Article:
Thursday, October 20, 2011

Chop Suey

Until I made this recipe, I didn't have the foggiest idea what chop suey was. I've never ordered it in a restaurant (or been with anyone else who has either). Of course I've heard of it, but that was where it ended for me and chop suey.

I now know that it's just stir-fried vegetables with a starch-thickened sauce (usually with meat or seafood) and often served with rice (thanks Wikipedia). Which means I've unwittingly made chop suey before and just called it stir-fry. By the way, if you add noodles instead of rice, you can call it chow meinwhich I do remembering having as a kid, so it turns out I've been eating and making chop suey all my life. Who knew?


CHOP SUEY
Makes 6 servings

3 garlic cloves, minced
1 tablespoon plus 1 teaspoon oyster sauce
1/2 tablespoon soy sauce
sea salt
1 1/2 teaspoon cornstarch
1 lb. pork tenderloin, cut crosswise into 1/8-inch-thick strips
2 celery ribs, diagonally cut into 1/4-inch-thick slices
1/2 lb. baby bok choy, cut into 1/4-inch-thick slices (leaves and ribs separated)
3 tablespoons Asian toasted sesame oil
6 oz. snow peas, diagonally cut into 1/4-inch-thick slices
1/4 lb. mushrooms, cut into 1/4-inch-thick slices
1 onion, halved lengthwise and into 1/4-inch-thick strips
1 green or red bell pepper, cut into 1/4-inch-thick strips, then halved crosswise
1/4 lb. mung bean sprouts, rinsed and drained
1 (5 oz.) can sliced water chestnuts
1 (5 oz.) can sliced bamboo shoots
1/4 cup chicken broth
freshly ground black pepper to taste
2-3 cups cooked rice (or stir-fried noodles) for serving


1.      Stir together garlic cloves, 1 tablespoon oyster sauce, soy sauce, salt, and 1/2 teaspoon cornstarch in a bowl. Stir in pork and marinate 15 minutes.
2.      Heat a wok over high heat until a bead of water dropped onto cooking surface evaporates immediately. Drizzle 1 tablespoon sesame oil around side of wok. Add celery and bok choy (ribs only) and sprinkle with salt. Stir-fry for 1-2 minutes.
3.      Add another tablespoon oil to wok and then add the remaining vegetables. Sprinkle with salt and stir-fry until crisp-tender, about 4-5 minutes. Transfer cooked vegetables to a large bowl.
4.      Stir together chicken broth, 1 teaspoon oyster sauce, and 1 teaspoon cornstarch. Set aside.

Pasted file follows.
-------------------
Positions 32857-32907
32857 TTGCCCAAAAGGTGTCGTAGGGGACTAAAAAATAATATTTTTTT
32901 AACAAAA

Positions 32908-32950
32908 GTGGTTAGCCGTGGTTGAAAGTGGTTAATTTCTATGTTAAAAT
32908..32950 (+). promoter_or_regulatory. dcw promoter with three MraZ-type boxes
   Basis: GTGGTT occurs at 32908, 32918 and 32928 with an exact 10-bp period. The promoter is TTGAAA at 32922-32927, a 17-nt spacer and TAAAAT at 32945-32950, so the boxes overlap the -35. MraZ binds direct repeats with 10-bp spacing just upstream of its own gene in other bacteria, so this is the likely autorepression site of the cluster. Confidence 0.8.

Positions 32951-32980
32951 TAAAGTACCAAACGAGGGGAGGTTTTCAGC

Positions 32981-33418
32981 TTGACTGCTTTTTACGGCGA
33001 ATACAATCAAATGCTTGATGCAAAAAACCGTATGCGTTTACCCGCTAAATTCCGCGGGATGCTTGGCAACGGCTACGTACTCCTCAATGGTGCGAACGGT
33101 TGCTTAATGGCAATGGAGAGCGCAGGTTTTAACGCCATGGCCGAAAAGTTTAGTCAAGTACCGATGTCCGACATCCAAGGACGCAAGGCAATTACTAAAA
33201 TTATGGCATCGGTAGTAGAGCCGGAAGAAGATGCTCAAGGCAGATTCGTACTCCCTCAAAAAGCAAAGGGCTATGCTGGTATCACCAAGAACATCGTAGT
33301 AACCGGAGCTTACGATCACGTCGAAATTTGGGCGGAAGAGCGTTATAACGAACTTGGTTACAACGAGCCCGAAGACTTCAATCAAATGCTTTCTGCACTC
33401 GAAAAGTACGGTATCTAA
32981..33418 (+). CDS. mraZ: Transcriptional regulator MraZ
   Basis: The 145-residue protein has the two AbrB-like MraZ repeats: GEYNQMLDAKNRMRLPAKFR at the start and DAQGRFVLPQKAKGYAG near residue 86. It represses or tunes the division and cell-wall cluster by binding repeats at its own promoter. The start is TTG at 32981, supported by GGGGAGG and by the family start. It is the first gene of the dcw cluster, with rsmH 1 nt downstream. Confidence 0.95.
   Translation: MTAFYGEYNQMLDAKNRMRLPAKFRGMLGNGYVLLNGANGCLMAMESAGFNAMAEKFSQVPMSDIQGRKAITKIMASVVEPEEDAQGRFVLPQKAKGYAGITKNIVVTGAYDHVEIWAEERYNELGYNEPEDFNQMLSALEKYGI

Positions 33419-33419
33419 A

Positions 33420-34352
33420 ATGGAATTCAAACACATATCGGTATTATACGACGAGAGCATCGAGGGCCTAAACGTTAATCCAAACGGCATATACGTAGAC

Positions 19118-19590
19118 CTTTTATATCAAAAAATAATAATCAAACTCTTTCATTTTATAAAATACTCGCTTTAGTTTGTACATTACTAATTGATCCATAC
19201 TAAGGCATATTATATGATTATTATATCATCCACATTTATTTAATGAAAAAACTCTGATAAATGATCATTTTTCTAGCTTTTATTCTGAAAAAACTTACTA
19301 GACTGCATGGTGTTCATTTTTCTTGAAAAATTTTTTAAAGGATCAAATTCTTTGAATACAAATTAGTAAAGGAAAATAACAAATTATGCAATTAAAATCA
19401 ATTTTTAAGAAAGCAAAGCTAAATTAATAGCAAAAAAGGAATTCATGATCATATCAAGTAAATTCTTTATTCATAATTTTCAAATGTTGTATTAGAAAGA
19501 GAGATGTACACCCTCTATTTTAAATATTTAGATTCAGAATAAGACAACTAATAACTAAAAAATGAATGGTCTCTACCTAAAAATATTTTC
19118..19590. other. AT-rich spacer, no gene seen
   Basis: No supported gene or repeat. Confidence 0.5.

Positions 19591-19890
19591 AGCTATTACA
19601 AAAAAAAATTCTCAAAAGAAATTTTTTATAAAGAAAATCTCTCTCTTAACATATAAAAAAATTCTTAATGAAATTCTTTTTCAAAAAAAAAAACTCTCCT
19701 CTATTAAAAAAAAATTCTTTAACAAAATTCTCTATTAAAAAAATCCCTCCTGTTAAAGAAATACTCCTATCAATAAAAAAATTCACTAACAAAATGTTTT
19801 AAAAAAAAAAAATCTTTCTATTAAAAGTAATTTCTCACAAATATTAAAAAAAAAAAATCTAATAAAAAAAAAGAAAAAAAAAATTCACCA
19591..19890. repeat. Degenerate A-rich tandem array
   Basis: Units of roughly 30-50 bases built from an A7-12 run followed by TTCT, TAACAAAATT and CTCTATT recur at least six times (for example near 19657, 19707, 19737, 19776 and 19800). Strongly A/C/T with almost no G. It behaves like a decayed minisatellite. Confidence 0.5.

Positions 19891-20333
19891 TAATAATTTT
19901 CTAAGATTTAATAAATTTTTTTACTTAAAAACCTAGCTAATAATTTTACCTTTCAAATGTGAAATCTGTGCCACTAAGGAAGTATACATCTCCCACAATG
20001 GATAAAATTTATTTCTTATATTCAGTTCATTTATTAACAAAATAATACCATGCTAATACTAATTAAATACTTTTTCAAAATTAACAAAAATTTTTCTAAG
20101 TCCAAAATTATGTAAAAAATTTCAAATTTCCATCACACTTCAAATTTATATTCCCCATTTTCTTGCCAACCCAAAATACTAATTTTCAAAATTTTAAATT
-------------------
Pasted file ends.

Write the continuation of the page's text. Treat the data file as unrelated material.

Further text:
5.      Reheat wok and drizzle 1 tablespoon oil around side of wok. Stir-fry pork until just cooked through, about 3-4 minutes.
6.      Return all vegetables to wok and toss. Make a well in center, then stir broth mixture and add to well. Bring sauce to a boil, undisturbed, then stir to combine with pork and vegetables. Season with salt and pepper to taste. Serve immediately, with cooked rice.

adapted from Gourmet, March 2002
pork marinating
chopped celery
baby bok choy
red pepper
snow peas
celery and baby bok choy in wok
all the vegetables added to the wok

You can use any vegetables you want.
vegetables cooked
cooking the pork
vegetables added back; pouring in broth/cornstarch mixture
chop suey up close
I stuck with rice for a true chop suey experience.
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4 comments:

Randi said...

I always heard that's an American invention or term. Chinese immigrants invented it for Americans or something like that. So maybe you've never had it because the restaurants you have gone too are more authentic?

Susan said...

I think you're right about it being an American invention, but I'm sure I've been to plenty of Chinese restaurants that had it on the menu and I just didn't order it.

Anonymous said...

I just found this blog, love it! And I, too, have been making this for years without realizing I was making it. Who'd uh thought it?

Ayshwarya Singh said...

Love your step by step pictorials! Awesome job :)restaurant in satya nketan delhi

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